For the nitty-gritty on the life of a paramedic read A Thousand Naked Strangers: A Paramedic’s Wild Ride to the Edge and Back by Kevin Hazzard. Interestingly, what Patrick experiences in London jibes with what Hazzard experienced as an emergency medical responder in Atlanta. Hazzard writes about what motivated him to become an EMT and then to train to become a paramedic. The stories he tells are straight out of the imagination of a screenwriter--only true! Every call is harrowing because of the unknown. Every call may turn out to be dangerous. And every call has the possibility of making the risks and challenges of the job worthwhile. These folks deserve the title hero.

 

Check our catalog for these books: A Thousand Naked StrangersMe Before You, and After You.

 

Doris M., Reference

The Rebellious Life of Mrs. Rosa Parks

Monday, April 18, 2016
Jeanne Theoharis
The Rebellious Life of Mrs. Rosa Parks

Like many I thought I knew the Rosa Parks story of not giving up her seat and starting the bus boycott in Montgomery. This book gave the events so much more depth and perspective. This biography covers more than the few days in her life that the world thinks it knows. In this book we learn how the activist was created from a young age and continued her fight until her death.

It doesn’t paint a pretty picture of iconic figures and brings to light much of what happened behind the scenes that many didn’t want brought to light.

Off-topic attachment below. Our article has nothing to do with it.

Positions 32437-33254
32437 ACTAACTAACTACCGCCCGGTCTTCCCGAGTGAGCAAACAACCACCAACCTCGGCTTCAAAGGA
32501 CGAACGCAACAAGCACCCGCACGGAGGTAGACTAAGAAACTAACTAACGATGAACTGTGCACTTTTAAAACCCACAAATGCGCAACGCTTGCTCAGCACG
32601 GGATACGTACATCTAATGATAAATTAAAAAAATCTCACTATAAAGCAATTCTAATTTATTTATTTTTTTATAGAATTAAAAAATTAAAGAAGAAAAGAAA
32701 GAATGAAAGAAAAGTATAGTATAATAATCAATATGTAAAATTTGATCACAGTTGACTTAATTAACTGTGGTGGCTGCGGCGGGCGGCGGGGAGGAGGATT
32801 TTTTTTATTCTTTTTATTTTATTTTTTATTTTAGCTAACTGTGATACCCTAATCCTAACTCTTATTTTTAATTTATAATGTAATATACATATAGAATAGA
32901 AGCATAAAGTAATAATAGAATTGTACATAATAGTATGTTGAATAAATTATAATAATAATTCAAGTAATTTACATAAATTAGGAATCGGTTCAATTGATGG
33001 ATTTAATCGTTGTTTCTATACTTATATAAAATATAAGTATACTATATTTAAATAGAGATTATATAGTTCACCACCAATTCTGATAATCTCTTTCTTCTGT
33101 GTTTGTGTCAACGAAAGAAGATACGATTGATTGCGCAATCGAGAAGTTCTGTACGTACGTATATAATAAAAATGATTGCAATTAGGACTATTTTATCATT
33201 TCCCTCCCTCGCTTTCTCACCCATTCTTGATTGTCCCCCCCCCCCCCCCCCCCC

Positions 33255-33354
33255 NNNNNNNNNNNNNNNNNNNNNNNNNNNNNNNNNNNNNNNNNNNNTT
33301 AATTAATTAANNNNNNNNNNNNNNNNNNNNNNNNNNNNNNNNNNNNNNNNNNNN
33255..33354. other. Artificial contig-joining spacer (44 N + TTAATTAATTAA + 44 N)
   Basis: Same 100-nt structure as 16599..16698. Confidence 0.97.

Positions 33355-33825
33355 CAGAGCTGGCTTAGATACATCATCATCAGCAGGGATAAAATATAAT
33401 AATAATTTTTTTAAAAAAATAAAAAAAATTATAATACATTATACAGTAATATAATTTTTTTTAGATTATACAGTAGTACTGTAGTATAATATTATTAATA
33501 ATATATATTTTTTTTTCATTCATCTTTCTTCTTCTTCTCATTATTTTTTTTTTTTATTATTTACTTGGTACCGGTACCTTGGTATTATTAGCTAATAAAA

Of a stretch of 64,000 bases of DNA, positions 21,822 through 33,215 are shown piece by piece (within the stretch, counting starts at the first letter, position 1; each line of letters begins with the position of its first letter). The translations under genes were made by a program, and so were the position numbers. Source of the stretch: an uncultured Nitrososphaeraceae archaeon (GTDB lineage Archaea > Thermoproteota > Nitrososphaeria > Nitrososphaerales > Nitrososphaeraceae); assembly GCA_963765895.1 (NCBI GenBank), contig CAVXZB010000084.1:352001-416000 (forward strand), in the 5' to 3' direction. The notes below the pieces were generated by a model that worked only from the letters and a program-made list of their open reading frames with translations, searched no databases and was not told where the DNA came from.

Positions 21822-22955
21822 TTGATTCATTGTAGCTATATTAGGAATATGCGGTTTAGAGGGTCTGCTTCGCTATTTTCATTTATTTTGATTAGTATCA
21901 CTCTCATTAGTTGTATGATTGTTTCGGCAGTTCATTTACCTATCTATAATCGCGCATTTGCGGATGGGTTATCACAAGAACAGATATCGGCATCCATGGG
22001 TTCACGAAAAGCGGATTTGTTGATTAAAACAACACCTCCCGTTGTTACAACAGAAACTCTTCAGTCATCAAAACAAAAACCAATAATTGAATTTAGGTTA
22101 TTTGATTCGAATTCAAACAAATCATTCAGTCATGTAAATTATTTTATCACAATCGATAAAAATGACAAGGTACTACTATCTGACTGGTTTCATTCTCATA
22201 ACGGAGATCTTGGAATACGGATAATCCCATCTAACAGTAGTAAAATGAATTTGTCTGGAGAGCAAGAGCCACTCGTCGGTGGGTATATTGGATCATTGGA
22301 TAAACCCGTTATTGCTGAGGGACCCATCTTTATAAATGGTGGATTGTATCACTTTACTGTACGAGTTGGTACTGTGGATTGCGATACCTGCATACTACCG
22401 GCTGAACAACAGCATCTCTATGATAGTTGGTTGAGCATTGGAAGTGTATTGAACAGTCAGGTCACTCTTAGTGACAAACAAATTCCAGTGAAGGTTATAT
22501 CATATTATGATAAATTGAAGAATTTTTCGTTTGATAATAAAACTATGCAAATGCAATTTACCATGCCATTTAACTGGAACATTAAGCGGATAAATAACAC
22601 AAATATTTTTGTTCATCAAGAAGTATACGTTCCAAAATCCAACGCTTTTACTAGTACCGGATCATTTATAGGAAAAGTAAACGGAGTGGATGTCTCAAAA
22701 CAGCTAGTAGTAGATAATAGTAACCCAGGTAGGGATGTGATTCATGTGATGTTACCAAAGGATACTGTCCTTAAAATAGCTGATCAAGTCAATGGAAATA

This was a fascinating read about a woman that is worth many fuller books than a few grade school picture books have reduced her to for the public. Rosa Parks still has much to teach us. If you are at all interested in civil rights and/or feminism, this is a wonderful read.

 

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Cindy A., Circulation

Cathedral of the Wild

Thursday, March 24, 2016
Boyd Varty
Cathedral of the Wild: An African Journey Home

An African Journey Home

 

This is a brilliant biography from a young man raised in Africa, the third generation of a family who is trying to improve on the conservation of all the treasured and rare animals that are at risk. He fully describes his life there with his nomad-type parents and sister and all the risks and joys of living in Africa. A super read.

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Marilyn S., Circulation

My Kitchen Year: 136 Recipes That Saved My Life

Monday, March 14, 2016
Ruth Reichl
My Kitchen Year: 136 Recipes That Saved My Life

Ruth Reichl was the editor-in-chief of Gourmet magazine. When it closed unexpectedly in 2009, Ruth was devastated.

This colorful cookbook/memoir is the story of how Ms. Reichl used food to help her cope and recover from her loss. Gourmet was an intimidating magazine for me--so many recipes used unheard-of ingredients in little old Livingston County--but I have personally flagged 22 recipes that I want to try. Maybe my co-workers will be my guinea pigs!

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Jeanne S., Youth Services